Double tagging definition
Double tagging is a network attack technique that allows a hacker to gain unauthorized access to VLANs (Virtual Local Area Networks). It’s a type of VLAN hopping — attacking a network by sending packets to a VLAN that would not normally be accessible to the hacker. In a double tagging attack, an attacker manipulates the VLAN ID tagging process to insert extra information into a data packet. This typically involves creating a packet with two VLAN tags: one recognized by the attacker’s own VLAN and one by the target VLAN.
See also: VLAN tagging
How double tagging works
- The attacker creates a packet with two VLAN tags. The first (inner) tag is for a target VLAN the attacker wants to access. The second (outer) one is for the attacker’s own VLAN.
- The packet reaches the attacker’s VLAN switch. The switch sees the outer tag, strips it off, and forwards the packet to the designated VLAN. This leaves the inner tag intact.
- The packet, now with only the inner tag, reaches the target VLAN switch. This switch reads the inner tag and assumes the packet belongs to its VLAN. It then allows the packet to reach the target VLAN network, bypassing any restrictions that would usually prevent this.
Here’s a real-world scenario: Let’s say an attacker is on a guest VLAN in a company’s network but wants to access the company’s confidential VLAN, which is separated for security reasons. The attacker could use a double tagging technique to bypass the segregation, enabling them to access or disrupt the company’s confidential VLAN.
Dangers of double tagging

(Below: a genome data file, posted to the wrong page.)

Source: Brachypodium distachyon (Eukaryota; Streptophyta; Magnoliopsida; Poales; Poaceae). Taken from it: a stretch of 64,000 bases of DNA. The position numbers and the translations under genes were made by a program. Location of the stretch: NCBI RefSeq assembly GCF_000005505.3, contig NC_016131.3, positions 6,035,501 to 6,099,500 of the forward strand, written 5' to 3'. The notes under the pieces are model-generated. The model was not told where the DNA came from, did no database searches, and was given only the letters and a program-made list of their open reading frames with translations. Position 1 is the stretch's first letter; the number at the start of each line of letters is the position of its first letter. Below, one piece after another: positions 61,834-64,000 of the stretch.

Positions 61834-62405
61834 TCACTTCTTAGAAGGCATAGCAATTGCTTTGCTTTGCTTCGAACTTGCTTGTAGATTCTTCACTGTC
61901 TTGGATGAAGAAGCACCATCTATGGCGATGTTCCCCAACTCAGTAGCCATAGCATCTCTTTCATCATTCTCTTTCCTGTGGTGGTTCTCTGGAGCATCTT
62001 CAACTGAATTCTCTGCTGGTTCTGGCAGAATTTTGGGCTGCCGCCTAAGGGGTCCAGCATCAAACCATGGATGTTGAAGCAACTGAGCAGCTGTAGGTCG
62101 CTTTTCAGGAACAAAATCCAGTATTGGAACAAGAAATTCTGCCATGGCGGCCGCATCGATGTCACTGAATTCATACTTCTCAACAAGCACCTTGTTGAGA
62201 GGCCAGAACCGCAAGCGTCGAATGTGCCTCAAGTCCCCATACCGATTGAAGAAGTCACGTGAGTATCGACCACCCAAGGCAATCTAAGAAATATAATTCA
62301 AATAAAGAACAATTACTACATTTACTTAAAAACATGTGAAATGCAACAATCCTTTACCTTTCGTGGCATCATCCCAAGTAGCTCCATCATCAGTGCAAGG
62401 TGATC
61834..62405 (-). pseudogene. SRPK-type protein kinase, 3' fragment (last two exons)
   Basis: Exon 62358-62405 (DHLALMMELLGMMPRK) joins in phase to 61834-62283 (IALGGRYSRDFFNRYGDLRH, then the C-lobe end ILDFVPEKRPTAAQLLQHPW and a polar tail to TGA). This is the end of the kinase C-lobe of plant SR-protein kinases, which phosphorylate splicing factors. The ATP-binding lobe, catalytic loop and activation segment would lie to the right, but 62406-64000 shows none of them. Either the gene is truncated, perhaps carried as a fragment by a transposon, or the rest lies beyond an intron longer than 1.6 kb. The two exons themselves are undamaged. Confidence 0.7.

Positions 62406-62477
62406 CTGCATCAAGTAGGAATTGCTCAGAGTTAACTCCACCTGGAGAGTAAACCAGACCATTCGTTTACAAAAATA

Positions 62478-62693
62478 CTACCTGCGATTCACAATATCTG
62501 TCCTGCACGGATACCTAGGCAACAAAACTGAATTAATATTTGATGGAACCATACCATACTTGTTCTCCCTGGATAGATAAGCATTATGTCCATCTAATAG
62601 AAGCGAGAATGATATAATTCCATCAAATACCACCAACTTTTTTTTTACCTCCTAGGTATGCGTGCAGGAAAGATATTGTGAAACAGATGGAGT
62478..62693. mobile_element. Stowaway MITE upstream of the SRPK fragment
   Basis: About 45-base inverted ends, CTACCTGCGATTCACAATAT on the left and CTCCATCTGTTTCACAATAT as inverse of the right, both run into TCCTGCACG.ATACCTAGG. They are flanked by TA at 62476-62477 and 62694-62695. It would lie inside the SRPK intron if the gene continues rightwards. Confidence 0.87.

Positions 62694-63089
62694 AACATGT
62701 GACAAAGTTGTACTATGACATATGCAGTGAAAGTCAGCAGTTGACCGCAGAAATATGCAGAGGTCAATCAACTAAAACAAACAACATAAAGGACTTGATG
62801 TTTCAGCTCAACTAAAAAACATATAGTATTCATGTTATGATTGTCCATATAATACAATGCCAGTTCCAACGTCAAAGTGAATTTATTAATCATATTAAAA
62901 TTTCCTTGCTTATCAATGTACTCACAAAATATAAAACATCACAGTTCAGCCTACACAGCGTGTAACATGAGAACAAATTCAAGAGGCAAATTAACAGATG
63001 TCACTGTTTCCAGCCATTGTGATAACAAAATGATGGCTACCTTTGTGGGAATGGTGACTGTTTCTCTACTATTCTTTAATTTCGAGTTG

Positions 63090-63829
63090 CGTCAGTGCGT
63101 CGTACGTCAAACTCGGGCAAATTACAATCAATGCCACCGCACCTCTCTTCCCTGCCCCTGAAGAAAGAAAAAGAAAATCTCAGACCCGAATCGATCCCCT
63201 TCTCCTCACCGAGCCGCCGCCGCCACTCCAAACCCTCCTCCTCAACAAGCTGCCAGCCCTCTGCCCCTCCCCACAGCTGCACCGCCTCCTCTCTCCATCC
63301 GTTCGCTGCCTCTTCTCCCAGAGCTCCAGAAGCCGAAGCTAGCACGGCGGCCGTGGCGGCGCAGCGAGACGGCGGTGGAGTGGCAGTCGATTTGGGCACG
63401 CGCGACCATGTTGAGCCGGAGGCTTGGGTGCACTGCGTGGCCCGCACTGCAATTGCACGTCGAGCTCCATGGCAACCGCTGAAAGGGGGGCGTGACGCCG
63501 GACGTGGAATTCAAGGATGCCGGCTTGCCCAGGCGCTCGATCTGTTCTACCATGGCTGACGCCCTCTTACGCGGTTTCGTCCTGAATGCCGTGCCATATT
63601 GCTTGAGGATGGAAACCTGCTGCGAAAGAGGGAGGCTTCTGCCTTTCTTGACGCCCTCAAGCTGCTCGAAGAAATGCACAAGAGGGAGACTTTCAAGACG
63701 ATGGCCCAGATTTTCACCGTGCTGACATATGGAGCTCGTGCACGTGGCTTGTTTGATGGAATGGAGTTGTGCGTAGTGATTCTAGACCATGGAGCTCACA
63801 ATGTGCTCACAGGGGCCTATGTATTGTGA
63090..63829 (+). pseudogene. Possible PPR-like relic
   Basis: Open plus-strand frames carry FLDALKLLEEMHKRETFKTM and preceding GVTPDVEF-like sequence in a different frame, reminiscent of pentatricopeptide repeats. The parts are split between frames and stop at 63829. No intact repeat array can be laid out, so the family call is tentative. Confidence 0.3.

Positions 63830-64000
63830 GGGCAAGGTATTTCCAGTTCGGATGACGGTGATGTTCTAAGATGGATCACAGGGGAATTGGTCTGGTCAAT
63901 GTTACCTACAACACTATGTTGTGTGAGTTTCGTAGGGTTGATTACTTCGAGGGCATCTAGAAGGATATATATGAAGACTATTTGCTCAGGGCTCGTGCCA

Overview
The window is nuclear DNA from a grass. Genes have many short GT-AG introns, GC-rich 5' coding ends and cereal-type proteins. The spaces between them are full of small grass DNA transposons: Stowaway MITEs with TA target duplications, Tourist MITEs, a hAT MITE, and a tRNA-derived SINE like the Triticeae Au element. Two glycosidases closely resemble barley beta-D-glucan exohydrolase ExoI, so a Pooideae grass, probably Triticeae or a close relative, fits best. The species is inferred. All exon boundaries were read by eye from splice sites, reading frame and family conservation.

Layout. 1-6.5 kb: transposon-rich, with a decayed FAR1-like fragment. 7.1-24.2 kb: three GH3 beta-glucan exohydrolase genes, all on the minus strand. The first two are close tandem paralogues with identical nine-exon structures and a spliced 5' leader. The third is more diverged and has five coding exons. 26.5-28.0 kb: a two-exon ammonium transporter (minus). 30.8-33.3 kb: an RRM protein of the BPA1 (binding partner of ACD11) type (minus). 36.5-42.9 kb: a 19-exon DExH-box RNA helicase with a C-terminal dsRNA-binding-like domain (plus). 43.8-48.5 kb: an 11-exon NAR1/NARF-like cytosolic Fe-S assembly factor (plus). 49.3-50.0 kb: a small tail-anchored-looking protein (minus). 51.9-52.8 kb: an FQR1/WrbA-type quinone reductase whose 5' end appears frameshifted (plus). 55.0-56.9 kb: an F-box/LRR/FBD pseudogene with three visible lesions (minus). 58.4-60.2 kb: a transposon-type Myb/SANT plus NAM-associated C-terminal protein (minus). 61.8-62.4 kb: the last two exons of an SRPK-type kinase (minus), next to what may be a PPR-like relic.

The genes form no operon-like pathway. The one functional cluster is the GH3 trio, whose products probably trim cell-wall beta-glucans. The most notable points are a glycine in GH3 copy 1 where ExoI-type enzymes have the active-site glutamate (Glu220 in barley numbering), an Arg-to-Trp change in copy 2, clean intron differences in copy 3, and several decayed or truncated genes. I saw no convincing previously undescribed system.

- Unauthorized access. An attacker can gain access to VLANs that they should not be able to reach, bypassing network segregation. This could lead to access to sensitive information.
- Data breaches. Once an attacker has access to a VLAN, they can view, steal, alter, or delete information, leading to data breaches.
- Network disruption. Attackers can cause disruptions, such as Denial of Service (DoS) attacks, on the target VLAN once they’ve gained access to it.
Mitigation of double tagging
- Disable unused ports. Disabling all unused ports on your switches can prevent unauthorized devices from connecting to your network and launching double tagging attacks.
- Disable auto-trunking. Auto-trunking allows a switch to automatically create a trunk link to another switch. Disabling this feature can prevent an attacker from creating a trunk link to access other VLANs.
- Native VLAN segregation. It is recommended to change the native VLAN, typically VLAN 1, to a different VLAN and avoid using the native VLAN for any user data. In a double tagging attack, the attacker exploits the fact that the first switch does not tag frames on the native VLAN.
- Implement private VLANs. Private VLANs (PVLANs) can further isolate network ports within the same VLAN, which can help prevent double tagging attacks.
- Use VLAN access control lists. VLAN Access Control Lists (VACLs) allow you to set policies that filter network traffic within a VLAN, between VLANs, or over a trunk link. VACLs can be used to block certain traffic, limiting the potential for double tagging attacks.